Music, appropriately, is also the show’s medium of choice for ice-breaking and bridge-building. American songbook items like Gershwin’s “Summertime” and Chet Baker’s version of “My Funny Valentine” play key roles. The local café owner (a powerhouse performance by Katrina Lenk) tries to cozy up to the straitlaced bandleader (Tony Shalhoub) by confessing her fondness for Umm Kulthum, the Egyptian Piaf. The band’s clarinetist (Alok Tewari) quiets a crying infant with the prelude to the concerto he’s never finished composing. “Music and love,” sings an Israeli widower (Andrew Polk) who once played violin with a dance band, “who can tell them apart?” By the end, when we finally see and hear the Ceremonial Police Orchestra playing at full strength, it’s hard not to agree with him: The love that’s gone into every aspect of the show is tunefully apparent.
Love is the subject, too, of Dear Evan Hansen, which has moved to Broadway’s Music Box Theatre without losing any of the emotional power or delicacy packed into it at the more intimate Second Stage. If anything, Michael Greif’s production has deepened its strongly rooted acting, while minor tweaks have tightened and tautened both Steven Levenson’s script and the score, by Benj Pasek and Justin Paul. The one cast change, Michael Park (who had created the role at D.C.’s Arena Stage) replacing John Dossett as the father of Evan’s troubled nemesis, Connor, makes for a visual improvement: Park’s fullback-like solidity gives the role an extra edge of menace, perfect for unnerving an already troubled teen.
And troubled, indeed, is what Evan Hansen (Ben Platt) and his coevals are: alternately medicated, therapized, fussed over, and galvanized into overachieving; or ignored and left to fixate on their personal inadequacies. Panicked by anxiety over peers and parents alike, they make up a gallery of teenage suffering: unhinged Connor (Mike Faist); his neglected sister Zoe (Laura Dreyfuss); the secretly lonely class cynic Jared (Will Roland); and needy, isolated Alana (Kristolyn Lloyd). Greif has brought all these performances to full strength on the big stage, making it clear that Evan’s private agony is part of a larger pattern. The adults — Park and Jennifer Laura Thompson as Connor’s parents, Rachel Bay Jones as Evan’s struggling divorced mom — have their own outside-world battles to fight. Their misguided attentions, or lack thereof, leave the kids further confused. It’s certainly a world to cry over.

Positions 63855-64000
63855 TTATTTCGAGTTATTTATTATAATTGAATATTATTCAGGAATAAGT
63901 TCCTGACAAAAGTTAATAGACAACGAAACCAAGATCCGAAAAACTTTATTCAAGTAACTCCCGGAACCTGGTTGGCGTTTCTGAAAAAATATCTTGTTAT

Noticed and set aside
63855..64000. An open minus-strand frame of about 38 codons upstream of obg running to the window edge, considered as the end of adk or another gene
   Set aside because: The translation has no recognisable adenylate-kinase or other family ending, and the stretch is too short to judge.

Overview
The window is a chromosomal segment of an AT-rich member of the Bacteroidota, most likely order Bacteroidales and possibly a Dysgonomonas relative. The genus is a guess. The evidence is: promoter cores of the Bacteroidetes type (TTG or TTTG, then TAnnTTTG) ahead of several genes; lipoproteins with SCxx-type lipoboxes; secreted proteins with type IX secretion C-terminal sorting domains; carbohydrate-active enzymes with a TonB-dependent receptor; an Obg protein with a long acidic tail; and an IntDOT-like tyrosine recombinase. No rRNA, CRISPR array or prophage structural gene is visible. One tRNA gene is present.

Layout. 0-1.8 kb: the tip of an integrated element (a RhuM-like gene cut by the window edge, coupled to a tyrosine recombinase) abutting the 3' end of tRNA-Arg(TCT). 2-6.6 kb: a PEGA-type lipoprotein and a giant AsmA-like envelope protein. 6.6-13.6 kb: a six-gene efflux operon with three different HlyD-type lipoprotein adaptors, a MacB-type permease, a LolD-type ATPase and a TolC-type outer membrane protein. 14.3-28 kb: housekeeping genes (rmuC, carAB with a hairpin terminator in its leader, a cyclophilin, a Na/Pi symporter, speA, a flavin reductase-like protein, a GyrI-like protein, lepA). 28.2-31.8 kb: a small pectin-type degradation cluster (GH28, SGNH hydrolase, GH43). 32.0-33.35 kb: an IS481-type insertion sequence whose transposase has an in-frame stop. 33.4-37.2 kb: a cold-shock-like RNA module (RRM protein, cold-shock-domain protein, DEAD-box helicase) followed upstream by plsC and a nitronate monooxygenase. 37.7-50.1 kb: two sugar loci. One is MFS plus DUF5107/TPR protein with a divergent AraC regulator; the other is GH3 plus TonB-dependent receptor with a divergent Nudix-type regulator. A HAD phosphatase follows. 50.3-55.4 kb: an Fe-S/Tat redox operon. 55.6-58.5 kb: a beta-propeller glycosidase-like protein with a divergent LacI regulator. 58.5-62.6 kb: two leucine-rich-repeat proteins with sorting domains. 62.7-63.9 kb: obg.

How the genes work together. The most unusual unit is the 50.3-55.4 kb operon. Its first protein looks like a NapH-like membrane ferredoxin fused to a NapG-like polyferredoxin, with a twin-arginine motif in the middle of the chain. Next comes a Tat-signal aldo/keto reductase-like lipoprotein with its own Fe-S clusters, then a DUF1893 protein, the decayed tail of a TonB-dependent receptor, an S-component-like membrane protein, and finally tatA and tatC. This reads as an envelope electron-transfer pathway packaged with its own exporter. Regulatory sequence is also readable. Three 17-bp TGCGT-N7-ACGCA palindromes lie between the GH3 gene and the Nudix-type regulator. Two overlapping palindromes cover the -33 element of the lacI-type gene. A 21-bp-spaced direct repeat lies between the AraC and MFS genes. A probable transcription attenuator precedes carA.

So when Evan, prodded by his anxieties on the one hand and Connor’s parents’ distress on the other, tells the well-meaning lie that starts the action spinning, we see how naturally the rest arises. And as the story burgeons, we see another component the authors have taken pains to prepare: Evan is gifted, and the piece is, among other things, about the emergence of a fiction writer in a media-centric world where fiction has too often been frighteningly mistaken for fact.
The parable, on its newly enlarged scale, continues to ring true, and happily, so does Platt’s performance, which provokes empathic tears with the sparsest, most disciplined means. He communicates the role infallibly — ironic, given that its core is the character’s anxiety over his constant miscommunication. But because Platt makes us understand perfectly, we can weep — and laugh — over Evan’s failure to be understood.
The Band’s Visit
At the Linda Gross Theater
336 West 20th Street
Through January 1
Dear Evan Hansen
At the Music Box Theatre
239 West 45th Street
This article from the Village Voice Archive was posted on December 13, 2016